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Critical illness greatly influences one's nutritional status; therefore, assessment of nutritional status should be an integral part of patient care. During a child's intensive care stay, however, attention is mostly focused on the primary medical problem, e.g., hemodynamic instability, serious infection, congenital anomaly, and nutritional status is often neglected.

Critically ill children are at high risk of developing nutritional deficiencies and altered nutritional status. Much more than adults, critically ill children are at high risk of clinical depletions because they have limited body reserves of fat and protein, higher energy expenditure, and increased energy requirements for growth and development.

Studies performed in the 1980s revealed that about 20% of the children admitted to a pediatric intensive care unit (PICU) were in poor nutritional state. Despite improvements in intensive care technology, feeding possibilities, and increased awareness of the significance of adequate nutritional support, the prevalence of malnutrition over the last 30 years still remains high—up to 45%.1,2 The fact that the incidence has not decreased may be explained by certain developments in the care for critically ill children in recent years. As a result of these developments, more and more children with chronic disease or major congenital anomalies survive to an older age, and these children are more likely to be in poor nutritional state on admission to the PICU than are previously healthy children. One has also to take into account the high prevalence of underlying growth-affecting disease in those with acute malnutrition.1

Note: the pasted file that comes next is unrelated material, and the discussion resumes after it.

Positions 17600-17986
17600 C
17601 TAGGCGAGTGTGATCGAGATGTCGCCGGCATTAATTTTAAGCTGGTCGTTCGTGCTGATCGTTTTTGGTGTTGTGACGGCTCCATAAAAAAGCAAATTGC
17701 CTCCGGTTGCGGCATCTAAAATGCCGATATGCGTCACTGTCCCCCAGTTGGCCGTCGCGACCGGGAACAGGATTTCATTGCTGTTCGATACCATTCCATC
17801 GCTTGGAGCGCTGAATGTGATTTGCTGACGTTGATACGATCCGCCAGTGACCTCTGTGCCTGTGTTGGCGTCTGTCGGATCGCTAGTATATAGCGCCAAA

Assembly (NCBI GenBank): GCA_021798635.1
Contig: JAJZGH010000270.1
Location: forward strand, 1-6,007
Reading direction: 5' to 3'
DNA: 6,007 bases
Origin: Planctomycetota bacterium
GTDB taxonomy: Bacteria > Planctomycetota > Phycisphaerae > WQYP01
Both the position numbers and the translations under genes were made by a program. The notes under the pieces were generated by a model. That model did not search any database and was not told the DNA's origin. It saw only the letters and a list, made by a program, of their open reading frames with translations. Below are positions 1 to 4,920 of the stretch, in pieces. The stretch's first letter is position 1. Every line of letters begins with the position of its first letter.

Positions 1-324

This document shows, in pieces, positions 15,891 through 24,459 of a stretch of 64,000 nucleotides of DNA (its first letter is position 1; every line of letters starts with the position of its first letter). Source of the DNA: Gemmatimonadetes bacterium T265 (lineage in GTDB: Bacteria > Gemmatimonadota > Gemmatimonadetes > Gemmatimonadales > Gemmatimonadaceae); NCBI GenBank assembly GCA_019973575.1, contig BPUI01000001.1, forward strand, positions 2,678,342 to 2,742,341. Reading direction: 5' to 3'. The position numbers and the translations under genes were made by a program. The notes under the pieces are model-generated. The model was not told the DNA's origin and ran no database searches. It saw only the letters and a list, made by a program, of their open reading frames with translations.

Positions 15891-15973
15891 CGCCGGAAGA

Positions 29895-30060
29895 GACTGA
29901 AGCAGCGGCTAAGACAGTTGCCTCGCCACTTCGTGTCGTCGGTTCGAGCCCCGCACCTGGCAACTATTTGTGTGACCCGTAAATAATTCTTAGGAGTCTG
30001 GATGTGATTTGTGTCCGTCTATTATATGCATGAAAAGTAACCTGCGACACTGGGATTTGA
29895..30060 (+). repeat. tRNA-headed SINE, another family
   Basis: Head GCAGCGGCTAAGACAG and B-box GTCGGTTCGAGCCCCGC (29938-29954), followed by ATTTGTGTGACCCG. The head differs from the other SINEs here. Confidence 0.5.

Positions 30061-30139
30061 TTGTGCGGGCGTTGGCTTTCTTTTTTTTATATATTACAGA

The acute effects of malnutrition include poor wound healing, higher risk of infections due to poor immune defense, reduced gut function, longer dependency on mechanical ventilation, and longer hospital stays.3 Considering that malnutrition might also jeopardize future growth and development,4 it seems all important to identify on admission to the PICU those children with preexisting poor nutritional status and those at risk for developing malnutrition, with a view to tailoring their nutritional care.

With this specific aim in mind, we need to identify nutritional assessment tools that can easily be used in the intensive care setting, are patient friendly, are portable, and that have enough sensitivity/specificity to distinguish children with poor nutritional status from children with normal nutritional status.


Although both under- and overnutrition are forms of malnutrition, the term malnutrition used in the context of the PICU commonly refers to undernutrition. (Please see chapter 21 for details on care of the obese child in the PICU.) Malnutrition has been defined as a disorder of body composition characterized by macro- and/or micronutrient deficiencies and resulting from reduced nutrient intake or impaired metabolism. It describes a broad spectrum of clinical conditions ranging in severity from mild to very severe, which may result in reduced organ function, reduced body mass (muscle wasting and ...

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